But why would any healthcare company turn itself in at all, let alone press the new red button to start the turning-yourself-in process online?
The upside is, entities that self-disclose unlawful conduct become eligible for deep discounts on potential penalties, though the OIG doesn't have final say over penalties in all cases. Any organization or individual that has been on the receiving end of a Stark or False Claims investigation knows how rapidly dollar figures can climb into the millions when the potential damages are multipliers of the amount of money generated by an illegal compensation arrangement with a physician. (Tally up every Medicare payment involving a cardiologist with a below-market-rate office lease for a period of two years, and multiply it by two or three, depending on the severity.)
In a revamped manual released in April (PDF) regarding its self-disclosure program, the OIG acknowledged publicly for the first time that most first-time offenders in the program will have to pay back only 150% of the value of all the claims tainted by an illegal arrangement. Agency officials said self-disclosing businesses typically avoid the penalty of having an embarrassing and burdensome corporate integrity agreement imposed on them.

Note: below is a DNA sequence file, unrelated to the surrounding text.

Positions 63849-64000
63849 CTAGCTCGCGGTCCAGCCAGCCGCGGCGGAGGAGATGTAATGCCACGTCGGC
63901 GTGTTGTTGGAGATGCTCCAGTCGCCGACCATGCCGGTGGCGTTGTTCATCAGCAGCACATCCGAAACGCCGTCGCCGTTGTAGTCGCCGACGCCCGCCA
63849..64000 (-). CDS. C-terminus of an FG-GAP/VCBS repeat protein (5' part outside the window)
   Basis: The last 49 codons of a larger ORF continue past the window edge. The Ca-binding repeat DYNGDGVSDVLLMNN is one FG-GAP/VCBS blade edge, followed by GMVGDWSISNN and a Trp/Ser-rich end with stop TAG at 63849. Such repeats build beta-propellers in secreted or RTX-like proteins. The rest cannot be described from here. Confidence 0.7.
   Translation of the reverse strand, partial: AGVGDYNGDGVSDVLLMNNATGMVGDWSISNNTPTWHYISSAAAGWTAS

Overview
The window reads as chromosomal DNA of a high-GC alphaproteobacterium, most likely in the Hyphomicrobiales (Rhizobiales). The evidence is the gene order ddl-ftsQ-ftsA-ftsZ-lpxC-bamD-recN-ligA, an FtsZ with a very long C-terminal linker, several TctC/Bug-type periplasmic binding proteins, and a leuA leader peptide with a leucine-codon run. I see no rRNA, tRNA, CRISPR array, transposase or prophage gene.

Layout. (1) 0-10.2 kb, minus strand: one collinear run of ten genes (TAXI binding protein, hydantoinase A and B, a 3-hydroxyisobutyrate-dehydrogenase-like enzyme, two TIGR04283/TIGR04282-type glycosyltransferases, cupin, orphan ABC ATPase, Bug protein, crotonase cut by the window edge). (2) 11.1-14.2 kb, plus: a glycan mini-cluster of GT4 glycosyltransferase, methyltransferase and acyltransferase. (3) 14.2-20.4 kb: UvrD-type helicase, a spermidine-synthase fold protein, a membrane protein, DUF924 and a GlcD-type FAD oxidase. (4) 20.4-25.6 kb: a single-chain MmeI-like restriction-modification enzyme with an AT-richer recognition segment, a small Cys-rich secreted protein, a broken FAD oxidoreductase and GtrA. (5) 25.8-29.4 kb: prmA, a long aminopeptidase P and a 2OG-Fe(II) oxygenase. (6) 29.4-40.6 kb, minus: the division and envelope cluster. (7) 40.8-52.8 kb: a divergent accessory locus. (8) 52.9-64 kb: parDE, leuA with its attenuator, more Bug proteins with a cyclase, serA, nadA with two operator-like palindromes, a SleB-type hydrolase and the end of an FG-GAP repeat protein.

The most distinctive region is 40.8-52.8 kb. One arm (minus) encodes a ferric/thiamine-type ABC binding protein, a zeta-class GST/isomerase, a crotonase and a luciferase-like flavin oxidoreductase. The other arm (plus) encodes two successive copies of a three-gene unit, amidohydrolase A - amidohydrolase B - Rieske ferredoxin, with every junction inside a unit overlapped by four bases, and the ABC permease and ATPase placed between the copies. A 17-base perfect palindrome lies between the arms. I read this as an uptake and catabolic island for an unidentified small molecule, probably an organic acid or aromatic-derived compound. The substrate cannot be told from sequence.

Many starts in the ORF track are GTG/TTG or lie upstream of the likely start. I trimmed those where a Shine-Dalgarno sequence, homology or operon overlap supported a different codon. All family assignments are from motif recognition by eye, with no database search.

The online description of the program also contains a caveat that says OIG is subject to public information requests through the Freedom of Information Act, and that any part of a disclosure that contains trade secrets or privileged information should be clearly noted.
The OIG's self-disclosure program is not open to pure Stark violations, which tend to be less severe and don't implicate other laws. Those disclosures have to go to the CMS' separate (and very backlogged) Stark disclosure program.
The link to the Stark disclosure program is here.
Just as OIG doesn't have jurisdiction over those less-severe cases that implicate only Stark, the office also lacks authority to resolve many of the most serious cases, which are those involving the False Claims Act. Only the Justice Department can waive potential civil or criminal liability under the false claims law. In those cases, the OIG promises to work with Justice officials and advocate on behalf of the healthcare company for lower punishments in exchange for self-reporting violations.
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